This summer I went with friends for several walks in the woods on Vancouver Island. One was the famous Cathedral Grove beside Cameron Lake near Port Alberni; the other the less accessible Avatar Grove on the Pacific coast near Port Renfrew at the southern end of the renowned West Coast Trail. The latter boasts “Canada’s gnarliest tree,” among stands of giant Sitka spruce, Douglas fir, hemlock, and western red cedar. Even a few hours in these arboreal cathedrals inspire awe. These are old-growth forests, protected intact ecosystems spared from the kind of exploitation, clearcutting being the worst, which has scarred much of the country’s forest cover.
It was good preparation to have read Peter Wohlleben’s The Hidden Life of Trees, which lives up to its promise of “discoveries from a secret world.” Wohlleben is a German forestry expert and woodland manager who writes with the passion and insight that has made the English translation of his book a bestseller. You don’t have to love trees as I do (though it helps), or be a “tree-hugger,” to be astounded by the revelations contained therein.
Trees can live vastly longer than humans, as Tim Flannery observes in a foreword, referring to a spruce in Sweden that is more than 9,500 years old. And, as importantly, in nature they are social, not solitary living things, communicating through nutrient sharing, electrical impulses and many other means. Trees in a natural forest form incredibly complex social networks among themselves and with myriad forest species — plant, fungal and animal. Wohlleben aptly calls this the “wood wide web.”
To appreciate forests and their contributions goes way beyond assessing them in terms of lumber and the commercial value of forest products. Natural forests also offer much that can never be reproduced by replanting or monoculture tree plantations. Such forests have a wealth of interconnections from root systems to crowns, to the undergrowth, the intricate fungal structures beneath the forest floor and the thousands of species that depend on trees making up symbiotic communities of mutual benefit.
Trees also have active defensive strategies even if they cannot just move location. Trees are sentient, highly sensitive to their surroundings, and have a “language” that is transmitted in its own way. As Wohlleben writes: “Trees live their lives in the really slow lane. But this slow tempo does not mean that a tree is not on top of what is happening in different parts of its structure. If the roots find themselves in trouble, this information is broadcast throughout the tree, which can trigger the leaves to release scent compounds . . . that are specifically formulated for the task at hand.”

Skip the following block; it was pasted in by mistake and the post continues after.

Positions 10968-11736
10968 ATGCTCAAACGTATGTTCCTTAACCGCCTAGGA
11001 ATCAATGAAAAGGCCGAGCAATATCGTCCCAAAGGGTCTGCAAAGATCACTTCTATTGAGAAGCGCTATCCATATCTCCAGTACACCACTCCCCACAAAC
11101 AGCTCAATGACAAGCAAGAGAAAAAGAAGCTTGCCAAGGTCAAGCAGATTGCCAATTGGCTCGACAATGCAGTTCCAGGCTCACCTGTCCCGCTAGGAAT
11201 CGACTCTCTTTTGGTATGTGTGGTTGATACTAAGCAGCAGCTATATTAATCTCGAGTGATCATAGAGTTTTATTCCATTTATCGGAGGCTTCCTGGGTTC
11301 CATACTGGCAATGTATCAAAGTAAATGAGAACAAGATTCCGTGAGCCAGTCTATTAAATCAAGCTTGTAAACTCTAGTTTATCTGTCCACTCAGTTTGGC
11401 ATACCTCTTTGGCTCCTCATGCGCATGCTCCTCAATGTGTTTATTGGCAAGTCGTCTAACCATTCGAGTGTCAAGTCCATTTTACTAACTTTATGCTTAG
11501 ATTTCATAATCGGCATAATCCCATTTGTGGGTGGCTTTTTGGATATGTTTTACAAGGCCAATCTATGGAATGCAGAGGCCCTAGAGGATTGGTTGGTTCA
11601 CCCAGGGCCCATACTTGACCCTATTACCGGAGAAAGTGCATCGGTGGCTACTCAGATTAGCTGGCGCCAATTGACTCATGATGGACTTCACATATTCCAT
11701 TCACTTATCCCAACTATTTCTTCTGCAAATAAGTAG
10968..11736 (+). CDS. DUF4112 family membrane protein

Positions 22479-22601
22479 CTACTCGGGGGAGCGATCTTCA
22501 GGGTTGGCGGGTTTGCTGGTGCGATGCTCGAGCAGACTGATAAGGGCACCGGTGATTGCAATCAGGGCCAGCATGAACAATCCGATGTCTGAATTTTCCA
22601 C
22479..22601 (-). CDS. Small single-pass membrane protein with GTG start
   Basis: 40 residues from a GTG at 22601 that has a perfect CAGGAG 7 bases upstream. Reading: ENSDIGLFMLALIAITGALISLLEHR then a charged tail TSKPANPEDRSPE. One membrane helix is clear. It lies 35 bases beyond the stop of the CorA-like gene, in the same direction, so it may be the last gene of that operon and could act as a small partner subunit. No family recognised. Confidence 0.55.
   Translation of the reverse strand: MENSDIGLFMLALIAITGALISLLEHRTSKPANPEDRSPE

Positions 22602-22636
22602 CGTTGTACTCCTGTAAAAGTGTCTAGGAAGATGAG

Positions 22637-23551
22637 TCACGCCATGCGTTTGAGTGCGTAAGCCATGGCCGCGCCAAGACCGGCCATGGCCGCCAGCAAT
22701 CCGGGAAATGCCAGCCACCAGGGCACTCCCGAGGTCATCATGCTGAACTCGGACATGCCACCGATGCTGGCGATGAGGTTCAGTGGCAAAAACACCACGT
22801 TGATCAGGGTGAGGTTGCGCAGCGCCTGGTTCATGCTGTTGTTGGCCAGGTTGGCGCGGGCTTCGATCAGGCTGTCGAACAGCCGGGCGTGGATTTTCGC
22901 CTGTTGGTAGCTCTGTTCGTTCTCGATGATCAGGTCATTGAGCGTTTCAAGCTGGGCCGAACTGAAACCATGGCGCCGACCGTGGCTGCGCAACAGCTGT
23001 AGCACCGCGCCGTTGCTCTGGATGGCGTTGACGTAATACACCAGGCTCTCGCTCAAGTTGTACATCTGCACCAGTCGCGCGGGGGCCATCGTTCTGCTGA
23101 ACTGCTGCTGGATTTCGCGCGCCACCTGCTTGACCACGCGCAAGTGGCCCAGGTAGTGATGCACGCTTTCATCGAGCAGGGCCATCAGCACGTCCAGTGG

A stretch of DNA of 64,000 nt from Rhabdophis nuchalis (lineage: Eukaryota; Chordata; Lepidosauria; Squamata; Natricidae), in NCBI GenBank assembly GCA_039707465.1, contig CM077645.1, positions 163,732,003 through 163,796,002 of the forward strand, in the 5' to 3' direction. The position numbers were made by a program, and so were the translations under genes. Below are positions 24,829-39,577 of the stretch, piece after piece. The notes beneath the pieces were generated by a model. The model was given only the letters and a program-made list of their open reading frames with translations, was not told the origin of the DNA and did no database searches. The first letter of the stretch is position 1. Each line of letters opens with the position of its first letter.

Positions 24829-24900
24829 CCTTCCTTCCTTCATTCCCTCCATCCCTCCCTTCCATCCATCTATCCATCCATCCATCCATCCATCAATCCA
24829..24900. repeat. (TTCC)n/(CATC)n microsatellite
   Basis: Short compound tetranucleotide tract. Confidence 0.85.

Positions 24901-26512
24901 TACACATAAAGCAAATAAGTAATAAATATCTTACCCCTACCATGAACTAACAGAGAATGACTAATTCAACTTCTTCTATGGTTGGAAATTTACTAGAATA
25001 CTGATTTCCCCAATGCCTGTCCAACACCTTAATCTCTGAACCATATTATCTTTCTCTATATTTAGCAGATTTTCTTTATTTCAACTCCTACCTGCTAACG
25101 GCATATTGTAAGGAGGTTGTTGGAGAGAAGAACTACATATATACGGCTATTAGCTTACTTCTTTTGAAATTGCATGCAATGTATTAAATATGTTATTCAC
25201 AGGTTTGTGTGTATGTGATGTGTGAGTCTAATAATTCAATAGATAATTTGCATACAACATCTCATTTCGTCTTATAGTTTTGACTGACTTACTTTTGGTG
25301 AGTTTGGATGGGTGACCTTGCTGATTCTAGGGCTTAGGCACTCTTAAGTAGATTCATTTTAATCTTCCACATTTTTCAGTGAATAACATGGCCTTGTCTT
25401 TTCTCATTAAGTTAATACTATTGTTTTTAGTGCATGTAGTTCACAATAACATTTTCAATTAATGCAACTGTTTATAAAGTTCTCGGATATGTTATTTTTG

Groups of trees form bonds that can be described as familial, as friendships or other caring relationships. They have ways to avoid inbreeding. There can be competitive struggles too between different species (for example, beeches versus oaks). Forests are ever-evolving biospheres of mutual support and rivalries, of learning and adaptation.
As amazing as are Wohlleben’s discoveries, he insists there is still much more to investigate. Little is known about the half of the total forest biomass that is below ground. There are more life forms in a handful of forest soil than there are people on the planet. Forests have a huge impact on climate and the hydrological cycle. Trees are hosts for so many species that he calls them “motherships of diversity.” Older trees or decaying logs can act as tree “nurseries.” In fact fully one-fifth of all known plant and animal species (i.e. 6,000) depend in some way on dead wood.
Tree species themselves are sources of great genetic diversity with adaptive capacities responsive to climate change. They have given us important anti-cancer compounds. They filter the air and are the lungs of the planet. In summer one square mile of forest releases about 29 tons of oxygen every day — equivalent to the daily requirement of 10,000 people. “Every walk in the forest is like taking a shower in oxygen.” Not to mention other physical, mental, and spirit-enhancing benefits.
Wohlleben laments that Europe’s old-growth forests disappeared centuries ago. However, he is heartened by an emerging political consensus as in his native Germany to protect significant forest areas in an undisturbed state of natural conservation. He also celebrates North American wilderness forest initiatives, notably the 2016 agreement to protect British Columbia’s Great Bear Rainforest.
Canada is fortunate to have some of the largest areas of remaining old-growth forest on earth.
Think about that and the wonders around you the next time you take a walk in the trees.